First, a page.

Blankenhorn connects continents with Gibraltar swim

The original article by Barry Punzal is posted (with pictures) on PresidioSports since Sunday, August 1, 2010

It’s the gateway to the Mediterranean; a passageway between two continents; an opening between two major bodies of water and one of the busiest shipping routes in the world.

When Santa Barbara waterman David “Chip” Blankenhorn was planning a family vacation to Spain, he thought, “Wouldn’t it be cool to swim across the Strait of Gibraltar?”

Well, Blankenhorn has quite a story to tell about what he did during his summer vacation of 2010.

After visiting spectacular sights in Barcelona and Sevilla, the 40-year-old father of three traveled to Gibraltar to do the swim of a lifetime. On June 14, he swam from Tarifa on the Spanish shore across the strait to an area known as Lanchones on the Moroccan coast.

He completed the 17-kilometer crossing that separates Europe and Africa in 3 hours flat, the fastest time recorded this year.

Eleven days earlier, Australian Penelope Pelfrey set the women’s one-way record of 3:03. The world record is 2:16 set in Aug. 24, 2009 by Georgios Charcharis of Greece.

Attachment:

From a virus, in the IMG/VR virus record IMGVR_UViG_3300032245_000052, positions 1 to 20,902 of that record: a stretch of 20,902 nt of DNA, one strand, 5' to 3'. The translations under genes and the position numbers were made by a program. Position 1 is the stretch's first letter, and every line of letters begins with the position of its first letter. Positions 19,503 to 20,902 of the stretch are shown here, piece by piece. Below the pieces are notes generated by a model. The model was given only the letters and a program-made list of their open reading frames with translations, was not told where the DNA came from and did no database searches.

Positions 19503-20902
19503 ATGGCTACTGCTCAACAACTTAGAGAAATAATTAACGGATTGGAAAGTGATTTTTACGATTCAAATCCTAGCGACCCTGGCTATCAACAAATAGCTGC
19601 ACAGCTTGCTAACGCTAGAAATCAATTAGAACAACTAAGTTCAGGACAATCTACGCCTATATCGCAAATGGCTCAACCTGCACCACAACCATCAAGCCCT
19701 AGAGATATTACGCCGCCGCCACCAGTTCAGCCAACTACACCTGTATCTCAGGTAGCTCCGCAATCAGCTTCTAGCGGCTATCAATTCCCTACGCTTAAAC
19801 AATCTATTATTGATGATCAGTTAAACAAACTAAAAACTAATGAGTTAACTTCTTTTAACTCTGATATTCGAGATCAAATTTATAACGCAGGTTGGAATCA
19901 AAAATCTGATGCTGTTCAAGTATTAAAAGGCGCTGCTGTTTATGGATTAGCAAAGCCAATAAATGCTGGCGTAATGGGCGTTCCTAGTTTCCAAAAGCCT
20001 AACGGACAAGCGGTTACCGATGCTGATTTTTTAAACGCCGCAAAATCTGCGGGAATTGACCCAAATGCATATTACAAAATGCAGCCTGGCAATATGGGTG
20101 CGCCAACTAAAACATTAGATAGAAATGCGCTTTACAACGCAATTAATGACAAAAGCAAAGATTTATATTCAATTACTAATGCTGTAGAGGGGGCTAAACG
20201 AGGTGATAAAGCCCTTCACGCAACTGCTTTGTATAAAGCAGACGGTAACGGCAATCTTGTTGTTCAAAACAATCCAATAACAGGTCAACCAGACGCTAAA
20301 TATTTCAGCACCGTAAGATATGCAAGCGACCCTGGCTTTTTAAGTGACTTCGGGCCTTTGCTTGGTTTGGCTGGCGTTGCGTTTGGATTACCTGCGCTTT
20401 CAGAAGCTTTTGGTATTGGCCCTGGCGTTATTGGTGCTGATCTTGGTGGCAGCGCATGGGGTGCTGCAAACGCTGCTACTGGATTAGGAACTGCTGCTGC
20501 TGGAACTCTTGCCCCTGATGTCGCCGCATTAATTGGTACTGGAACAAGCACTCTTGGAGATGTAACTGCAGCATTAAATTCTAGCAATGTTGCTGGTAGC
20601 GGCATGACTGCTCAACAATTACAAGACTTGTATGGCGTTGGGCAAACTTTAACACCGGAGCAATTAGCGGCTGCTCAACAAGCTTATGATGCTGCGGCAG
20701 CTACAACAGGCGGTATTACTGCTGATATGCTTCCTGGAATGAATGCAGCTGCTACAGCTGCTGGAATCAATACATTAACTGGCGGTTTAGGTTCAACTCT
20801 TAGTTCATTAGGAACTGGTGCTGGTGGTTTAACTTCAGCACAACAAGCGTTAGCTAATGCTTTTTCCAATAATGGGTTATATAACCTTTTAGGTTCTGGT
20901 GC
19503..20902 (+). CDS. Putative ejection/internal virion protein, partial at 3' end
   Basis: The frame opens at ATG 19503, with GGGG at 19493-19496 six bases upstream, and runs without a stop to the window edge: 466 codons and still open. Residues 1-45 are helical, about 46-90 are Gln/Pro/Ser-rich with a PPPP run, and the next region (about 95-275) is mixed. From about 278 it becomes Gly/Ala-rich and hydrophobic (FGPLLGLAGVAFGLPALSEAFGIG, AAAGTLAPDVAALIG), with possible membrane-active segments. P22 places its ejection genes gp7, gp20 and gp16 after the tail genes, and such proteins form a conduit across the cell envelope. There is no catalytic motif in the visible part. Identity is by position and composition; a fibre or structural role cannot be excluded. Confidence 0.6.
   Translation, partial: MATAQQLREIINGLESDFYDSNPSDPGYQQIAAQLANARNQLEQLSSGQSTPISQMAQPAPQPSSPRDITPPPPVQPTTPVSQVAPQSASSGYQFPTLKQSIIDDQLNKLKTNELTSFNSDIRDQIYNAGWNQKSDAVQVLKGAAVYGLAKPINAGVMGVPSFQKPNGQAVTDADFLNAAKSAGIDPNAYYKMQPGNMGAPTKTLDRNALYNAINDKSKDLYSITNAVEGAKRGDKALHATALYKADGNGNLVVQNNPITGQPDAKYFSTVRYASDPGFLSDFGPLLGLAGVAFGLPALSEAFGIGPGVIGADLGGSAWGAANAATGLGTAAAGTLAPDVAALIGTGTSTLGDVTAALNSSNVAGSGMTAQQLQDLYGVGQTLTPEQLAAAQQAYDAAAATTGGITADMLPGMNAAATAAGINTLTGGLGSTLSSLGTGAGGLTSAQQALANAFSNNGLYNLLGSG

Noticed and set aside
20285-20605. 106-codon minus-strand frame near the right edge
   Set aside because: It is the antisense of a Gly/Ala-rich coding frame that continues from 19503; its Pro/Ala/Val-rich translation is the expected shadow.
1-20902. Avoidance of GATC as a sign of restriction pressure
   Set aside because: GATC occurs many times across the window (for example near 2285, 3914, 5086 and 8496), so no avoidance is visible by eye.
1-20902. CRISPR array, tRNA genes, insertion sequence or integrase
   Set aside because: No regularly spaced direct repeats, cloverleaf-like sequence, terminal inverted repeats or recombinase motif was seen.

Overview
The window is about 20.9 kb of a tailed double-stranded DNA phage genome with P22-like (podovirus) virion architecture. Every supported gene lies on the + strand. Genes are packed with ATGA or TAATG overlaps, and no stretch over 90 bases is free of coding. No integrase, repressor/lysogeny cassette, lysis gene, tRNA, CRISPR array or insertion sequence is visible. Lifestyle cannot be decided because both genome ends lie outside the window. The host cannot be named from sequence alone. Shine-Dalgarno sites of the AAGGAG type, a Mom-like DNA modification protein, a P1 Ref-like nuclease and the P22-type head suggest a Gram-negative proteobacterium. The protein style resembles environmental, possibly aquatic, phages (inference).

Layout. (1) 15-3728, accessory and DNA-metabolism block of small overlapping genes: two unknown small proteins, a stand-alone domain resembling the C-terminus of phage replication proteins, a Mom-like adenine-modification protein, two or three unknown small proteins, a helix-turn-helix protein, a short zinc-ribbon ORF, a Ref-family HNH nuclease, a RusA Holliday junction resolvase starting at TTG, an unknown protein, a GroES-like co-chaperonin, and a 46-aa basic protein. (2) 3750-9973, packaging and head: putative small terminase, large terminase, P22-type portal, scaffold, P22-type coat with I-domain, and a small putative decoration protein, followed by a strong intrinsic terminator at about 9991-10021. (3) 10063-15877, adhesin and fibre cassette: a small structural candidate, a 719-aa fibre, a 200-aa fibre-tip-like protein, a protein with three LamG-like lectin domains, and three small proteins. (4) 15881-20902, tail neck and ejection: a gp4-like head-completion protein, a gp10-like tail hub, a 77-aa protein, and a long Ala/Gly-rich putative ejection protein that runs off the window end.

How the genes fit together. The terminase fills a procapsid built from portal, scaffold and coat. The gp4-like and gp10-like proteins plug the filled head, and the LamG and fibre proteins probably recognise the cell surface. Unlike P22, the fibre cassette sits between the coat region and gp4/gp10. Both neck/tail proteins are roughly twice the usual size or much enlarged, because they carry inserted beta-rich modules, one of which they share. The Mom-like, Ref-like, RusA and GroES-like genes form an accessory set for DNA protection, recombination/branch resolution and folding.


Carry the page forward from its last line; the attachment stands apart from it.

According to the Strait of Gibraltar Swimming Association, who organized, monitored and validated the swim, Blankenhorn became the 255th person to complete a one-way crossing of the strait. The association has records of crossings going back to 1900.

“This is definitely the longest and coolest open-water swim that I have done,” said Blankenhorn, whose ocean swim resumé includes the Waikiki Roughwater Swim, Semana Nautica 1-, 3- and 6-mile events and Santa Barbara Ocean Ducks 10 miler. “Yes, I would say that completing (the strait) is definitely the proudest moment in my open-water swims.”

He got the idea to do the swim last fall while discussing with his wife, Kim, what they should do to celebrate their 40th birthdays. He turned 40 on June 2.

“Neither one of us had been to Spain and had heard good things, so that’s where we decided to go,” he said. “I initially wanted to go to northern Spain to do some surfing, but we found out that the weather and surf were not so good when we wanted to travel in early June.”

They changed their itinerary to travel in the interior of the country and along the Mediterranean coast.

Since surfing was out, Blankenhorn decided he could do some swimming in the sea.

Blankenhorn is not a sit-by-the-pool-all-day kind of vacationer.